Name: N-acetylcysteine, NAC, acetylcysteine
Number of scientific references: 38
Level of Evidence: Level II What is this?
Note: N-acetylcysteine is proven to improve antioxidant defences and reduce depressive symptoms. Though there are limited studies on Major Depressive Disorder with this compound, NAC is proven to reduce depression and improve mental health in various conditions. Thus it is likely to benefit as an add-on to conventional therapy in depression.
Dr Dean and colleagues have referred to N-acetylcysteine as ‘a useful agent in the treatment of psychiatric disorders’. And some reviews on the internet have confirmed this by stating that it is helpful for depression and other mood disorders.
N-acetylcysteine or NAC is a derivative of the non-essential amino acid, L-cysteine. It’s usage in the field of medicine, is primarily for detoxifying in case of drug overdose. Apparently, it has been used for 30 years or more for treating paracetamol overdose.
Apart from that, it has been used to reduce mucus in chronic obstructive pulmonary disease, to protect kidney health in contrast-induced nephropathy and for treating HIV.
N-acetylcysteine’s use in mental health conditions is attributed to its antioxidant property. It is a precursor to a powerful antioxidant present in our body- glutathione.
Consuming oral glutathione or oral l-cysteine does not boost glutathione levels. But oral NAC consumption increases cysteine levels in the blood and results in increased levels of glutathione.
Oxidative stress and reduced natural antioxidant defences are some of the important factors that worsen depressive disorder. NAC helps in depression by boosting the brain’s natural antioxidant defense agent-glutathione.
Let’s explore some evidence-based ways by which NAC can help in depression.
Suggested NAC Supplements For Depression
Please consult a health practitioner before taking any health supplements.
There are many NAC supplements available online, but I have selected the ones that have only NAC (no additional minerals).
Also, there is a buzz about pharmaceutical grade NAC and I have listed two of those as well. Pharmaceutical grade NAC are those that are used in research studies and are packaged in a way to decrease their chance of oxidation.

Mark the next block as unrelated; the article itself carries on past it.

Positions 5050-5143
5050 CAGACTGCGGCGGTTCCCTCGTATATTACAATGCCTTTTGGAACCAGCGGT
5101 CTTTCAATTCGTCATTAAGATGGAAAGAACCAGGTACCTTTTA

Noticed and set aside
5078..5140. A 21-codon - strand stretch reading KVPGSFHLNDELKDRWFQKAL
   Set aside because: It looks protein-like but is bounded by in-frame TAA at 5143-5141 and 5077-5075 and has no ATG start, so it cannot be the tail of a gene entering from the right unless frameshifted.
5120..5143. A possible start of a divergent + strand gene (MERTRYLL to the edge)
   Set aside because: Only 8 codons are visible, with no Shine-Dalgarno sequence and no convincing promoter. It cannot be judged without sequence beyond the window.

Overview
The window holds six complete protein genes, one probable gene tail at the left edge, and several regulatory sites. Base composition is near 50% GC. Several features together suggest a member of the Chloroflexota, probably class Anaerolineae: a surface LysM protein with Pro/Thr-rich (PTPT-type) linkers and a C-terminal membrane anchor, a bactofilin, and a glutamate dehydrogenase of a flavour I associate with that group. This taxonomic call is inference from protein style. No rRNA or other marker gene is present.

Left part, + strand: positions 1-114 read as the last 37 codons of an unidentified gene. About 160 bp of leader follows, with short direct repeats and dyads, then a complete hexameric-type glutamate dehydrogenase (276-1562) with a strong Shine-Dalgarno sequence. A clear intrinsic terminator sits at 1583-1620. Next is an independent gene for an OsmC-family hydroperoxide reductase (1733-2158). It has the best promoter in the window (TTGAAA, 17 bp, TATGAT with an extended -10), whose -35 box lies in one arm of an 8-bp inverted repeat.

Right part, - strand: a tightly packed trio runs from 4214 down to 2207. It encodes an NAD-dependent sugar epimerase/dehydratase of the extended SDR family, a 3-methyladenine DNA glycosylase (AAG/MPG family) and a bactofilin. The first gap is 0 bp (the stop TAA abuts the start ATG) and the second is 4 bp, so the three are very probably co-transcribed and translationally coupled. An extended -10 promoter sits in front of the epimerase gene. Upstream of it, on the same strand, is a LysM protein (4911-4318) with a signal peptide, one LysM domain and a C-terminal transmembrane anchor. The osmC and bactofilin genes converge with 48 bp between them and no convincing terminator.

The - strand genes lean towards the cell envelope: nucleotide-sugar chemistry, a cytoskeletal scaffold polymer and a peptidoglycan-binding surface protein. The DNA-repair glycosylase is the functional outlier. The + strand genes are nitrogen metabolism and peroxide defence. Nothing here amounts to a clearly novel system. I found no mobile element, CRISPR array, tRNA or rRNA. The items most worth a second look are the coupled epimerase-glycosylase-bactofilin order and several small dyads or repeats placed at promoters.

There is not much data to comment whether pharmaceutical grade is better than dietary supplement, but those using regular dietary supplement form have also experienced relief from depressive symptoms.
A few things to note about NAC use:
- NAC is a sulphur containing compound and hence may emit a rotten egg odour. This happens when the supplements are exposed to air so please ensure that you store them appropriately.
- NAC is a powerful antioxidant; avoid using any other antioxidant (herbal/natural) along with it or reduce the dosage.
- NAC aids in detoxing; to avoid distressing detoxing symptoms start with small doses and increase gradually over weeks.
N-AcetylCysteine Dietary Supplements
|Jarrow Formulas NAC Sustain TM||Life Extension NAC|
Image Credit: Jarrows Formula
Image Credit:Life Extension
|Dietary supplement containing 600mg NAC in patented optimised release technology in veg capsules||Dietary supplement containing 600mg NAC in veg capsules|
|Buy from Amazon
Buy from iHerb (Global)
|Buy from Amazon
Buy from iHerb (Global)
Pharmaceutical Grade N-AcetylCysteine Supplements
|BioAdvantex PharmaNAC||Swanson Ultra AjiPure NAC|
Image Credit:BioAdvantex Pharma Inc.
Image Credit: Swansons Vitamins
|Pharmaceutical grade 900mg NAC (Thiolex TM) effervescent tablets||Pharmaceutical grade 600mg NAC (AjiPure) in veg capsules|
|Buy from Amazon (US, Canada)
Buy from iHerb (Global)
|Buy from Amazon (US, UK)|
6 Potential Benefits of N-Acetyl Cysteine For Depression
Here are a few scientific studies that suggest the possible therapeutic benefits of NAC in depression.
1. It reduces depressive symptoms as an add-on therapy to conventional antidepressants
Taking N-acetylcysteine alone may boost antioxidant defences in the brain, but most studies have investigated it’s benefits as an add-on to conventional therapy in depression.
Table of Contents
- 1 Suggested NAC Supplements For Depression
- 2 6 Potential Benefits of N-Acetyl Cysteine For Depression
- 2.1 1. It reduces depressive symptoms as an add-on therapy to conventional antidepressants
- 2.2 2. It can help reduce depressive symptoms in other mental health conditions
- 2.3 3. It reduces oxidative stress in the brain
- 2.4 4. NAC may reduce inflammation in the brain
- 2.5 5. It regulates brain chemistry and relieves anxiety
- 2.6 6. It can protect cognition and brain health
- 3 Dosage of N-acetylcysteine For Depression
- 4 Precautions with N-acetylcysteine use
- 5 Conclusion
Researchers from The University of Melbourne examined the effect of NAC as a maintenance therapy for bipolar depression. Individuals with moderate depression were asked to take 1g NAC twice a day for 2months.
An 8 point reduction in depressive score was observed at the end of 8 weeks with improvement in functioning and quality of life.
Researchers have also found this amino acid derivative beneficial for treatment resistant depression. Carvalho et al. (2013) reported that NAC benefits as an add-on therapy in treatment-resistant depression (in this case patients who do not respond to MAOI or monoamine oxidase inhibitors).
Now there has been one study that evaluated NAC’s effect in major depressive disorder. This study was published in The Journal of Clinical Psychiatry, 2014.
Patients were given NAC or placebo in addition to conventional treatment for 12 weeks. The follow up lasted till 16 weeks.
Till 12 weeks, no significant differences were observed between NAC and placebo. In patients with high depressive scores, treatment differences were observed from week 6. At week 12, improvement in ‘impaired functioning’ scores was observed with NAC treatment.